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vol. 167, no. 5 the american naturalist may 2006 Brown Ground: A Soil Carbon Analogue for the Green World Hypothesis?
 

Summary: vol. 167, no. 5 the american naturalist may 2006
Synthesis
Brown Ground: A Soil Carbon Analogue for the Green World Hypothesis?
Steven D. Allison*
Department of Ecology and Evolutionary Biology, University of
California, Irvine, California 92697
Submitted October 17, 2005; Accepted February 10, 2006;
Electronically published March 23, 2006
abstract: For many decades, ecologists have asked what prevents
herbivores from consuming most of the plant biomass in terrestrial
ecosystems, or "Why is the world green?" Here I ask the analogous
question for detritivores: what prevents them from degrading most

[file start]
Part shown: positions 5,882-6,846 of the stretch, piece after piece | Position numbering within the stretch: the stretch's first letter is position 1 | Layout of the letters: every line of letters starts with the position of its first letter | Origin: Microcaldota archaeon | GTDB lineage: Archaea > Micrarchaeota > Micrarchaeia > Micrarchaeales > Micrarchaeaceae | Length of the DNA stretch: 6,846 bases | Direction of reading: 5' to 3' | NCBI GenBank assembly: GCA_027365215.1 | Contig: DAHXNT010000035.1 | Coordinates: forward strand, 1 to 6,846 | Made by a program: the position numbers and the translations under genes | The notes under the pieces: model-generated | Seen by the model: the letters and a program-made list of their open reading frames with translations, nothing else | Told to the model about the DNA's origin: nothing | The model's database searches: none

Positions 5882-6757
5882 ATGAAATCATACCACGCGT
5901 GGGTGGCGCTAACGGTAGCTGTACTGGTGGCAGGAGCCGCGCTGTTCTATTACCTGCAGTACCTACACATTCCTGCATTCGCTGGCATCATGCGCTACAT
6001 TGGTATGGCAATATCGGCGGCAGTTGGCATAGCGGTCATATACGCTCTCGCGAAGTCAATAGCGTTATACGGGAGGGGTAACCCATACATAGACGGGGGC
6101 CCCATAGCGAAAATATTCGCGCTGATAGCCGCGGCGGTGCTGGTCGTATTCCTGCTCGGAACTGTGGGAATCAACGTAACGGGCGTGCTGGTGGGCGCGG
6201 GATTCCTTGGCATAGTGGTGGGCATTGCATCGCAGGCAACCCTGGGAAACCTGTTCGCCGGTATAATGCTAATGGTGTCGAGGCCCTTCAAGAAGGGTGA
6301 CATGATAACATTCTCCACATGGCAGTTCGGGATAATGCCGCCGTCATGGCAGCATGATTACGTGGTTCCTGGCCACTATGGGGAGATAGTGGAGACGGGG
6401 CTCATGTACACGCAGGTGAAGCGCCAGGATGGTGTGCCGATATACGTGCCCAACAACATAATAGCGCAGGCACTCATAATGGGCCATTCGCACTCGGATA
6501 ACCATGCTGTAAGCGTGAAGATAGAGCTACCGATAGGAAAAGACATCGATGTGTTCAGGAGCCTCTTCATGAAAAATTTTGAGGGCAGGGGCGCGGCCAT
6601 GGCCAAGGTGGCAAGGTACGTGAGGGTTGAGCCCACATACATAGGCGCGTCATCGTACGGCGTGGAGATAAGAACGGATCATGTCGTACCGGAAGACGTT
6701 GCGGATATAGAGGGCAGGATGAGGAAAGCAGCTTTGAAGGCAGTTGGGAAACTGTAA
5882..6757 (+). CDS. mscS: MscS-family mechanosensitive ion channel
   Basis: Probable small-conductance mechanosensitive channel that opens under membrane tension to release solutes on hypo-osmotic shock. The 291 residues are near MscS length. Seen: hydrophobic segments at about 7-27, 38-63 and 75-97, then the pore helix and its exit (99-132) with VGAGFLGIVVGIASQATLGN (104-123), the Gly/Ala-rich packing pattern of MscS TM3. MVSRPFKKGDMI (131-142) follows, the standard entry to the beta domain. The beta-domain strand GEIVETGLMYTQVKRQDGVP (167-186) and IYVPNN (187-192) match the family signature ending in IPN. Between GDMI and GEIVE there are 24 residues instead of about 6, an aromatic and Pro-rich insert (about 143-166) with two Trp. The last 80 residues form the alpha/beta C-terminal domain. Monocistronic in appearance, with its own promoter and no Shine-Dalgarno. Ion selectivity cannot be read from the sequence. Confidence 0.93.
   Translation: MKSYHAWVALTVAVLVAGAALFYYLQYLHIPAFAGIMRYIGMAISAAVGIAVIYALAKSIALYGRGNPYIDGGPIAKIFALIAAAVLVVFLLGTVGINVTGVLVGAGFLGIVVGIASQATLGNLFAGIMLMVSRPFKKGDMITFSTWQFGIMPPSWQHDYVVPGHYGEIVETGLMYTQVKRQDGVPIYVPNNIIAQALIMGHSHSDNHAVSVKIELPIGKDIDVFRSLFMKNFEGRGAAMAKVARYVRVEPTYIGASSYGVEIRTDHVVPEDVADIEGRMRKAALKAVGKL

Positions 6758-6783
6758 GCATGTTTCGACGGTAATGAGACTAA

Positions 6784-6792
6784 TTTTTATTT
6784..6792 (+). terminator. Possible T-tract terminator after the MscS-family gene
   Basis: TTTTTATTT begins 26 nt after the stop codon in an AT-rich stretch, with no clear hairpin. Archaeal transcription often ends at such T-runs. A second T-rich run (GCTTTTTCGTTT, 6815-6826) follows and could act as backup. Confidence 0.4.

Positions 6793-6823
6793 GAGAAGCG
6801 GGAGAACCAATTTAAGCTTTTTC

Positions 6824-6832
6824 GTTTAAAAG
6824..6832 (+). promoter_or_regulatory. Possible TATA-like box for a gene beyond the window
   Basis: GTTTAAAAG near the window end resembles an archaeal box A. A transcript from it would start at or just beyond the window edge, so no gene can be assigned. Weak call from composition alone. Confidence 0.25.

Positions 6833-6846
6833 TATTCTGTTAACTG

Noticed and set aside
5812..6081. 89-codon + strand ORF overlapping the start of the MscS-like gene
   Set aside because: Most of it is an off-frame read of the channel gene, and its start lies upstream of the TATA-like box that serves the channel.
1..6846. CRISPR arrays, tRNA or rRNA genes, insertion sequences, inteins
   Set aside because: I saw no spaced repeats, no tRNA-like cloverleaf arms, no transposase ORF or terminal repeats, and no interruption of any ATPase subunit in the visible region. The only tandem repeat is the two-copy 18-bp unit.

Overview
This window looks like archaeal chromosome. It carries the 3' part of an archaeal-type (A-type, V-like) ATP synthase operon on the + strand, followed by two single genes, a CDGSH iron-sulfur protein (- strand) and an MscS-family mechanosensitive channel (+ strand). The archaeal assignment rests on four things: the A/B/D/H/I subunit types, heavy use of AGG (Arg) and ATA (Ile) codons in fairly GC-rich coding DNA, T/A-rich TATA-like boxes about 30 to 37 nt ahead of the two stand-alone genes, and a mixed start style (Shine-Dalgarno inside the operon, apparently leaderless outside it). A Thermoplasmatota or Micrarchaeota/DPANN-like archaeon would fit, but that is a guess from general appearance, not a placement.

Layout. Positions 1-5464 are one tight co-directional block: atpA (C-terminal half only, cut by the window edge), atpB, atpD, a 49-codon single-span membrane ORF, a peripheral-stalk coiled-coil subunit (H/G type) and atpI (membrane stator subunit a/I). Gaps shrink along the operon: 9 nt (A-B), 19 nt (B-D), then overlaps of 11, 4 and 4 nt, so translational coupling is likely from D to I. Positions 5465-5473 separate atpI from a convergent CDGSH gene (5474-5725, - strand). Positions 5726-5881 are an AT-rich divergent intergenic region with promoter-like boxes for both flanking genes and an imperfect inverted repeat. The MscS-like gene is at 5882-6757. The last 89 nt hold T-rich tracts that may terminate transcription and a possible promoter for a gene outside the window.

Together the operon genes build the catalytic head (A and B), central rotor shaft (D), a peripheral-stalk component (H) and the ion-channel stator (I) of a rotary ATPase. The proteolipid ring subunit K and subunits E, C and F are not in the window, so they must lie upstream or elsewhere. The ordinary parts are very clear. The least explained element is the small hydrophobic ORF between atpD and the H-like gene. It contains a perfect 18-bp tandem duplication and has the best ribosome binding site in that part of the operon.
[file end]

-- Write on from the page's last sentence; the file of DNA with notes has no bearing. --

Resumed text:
of the organic material in soils, or "Why is the ground brown?" For
fresh plant detritus, constraints on decomposition closely parallel
constraints on herbivory: both herbivore and decomposer popula-
tions may be controlled by plant tissue chemistry from the bottom
up and predators from the top down. However, the majority of soil
carbon is not plant litter but carbon that has been consumed by
detritivores and reprocessed into humic compounds with complex
and random chemical structures. This carbon persists mainly because

  

Source: Allison, Steven D. - Departments of Ecology and Evolutionary Biology & Earth System Science, University of California, Irvine

 

Collections: Environmental Sciences and Ecology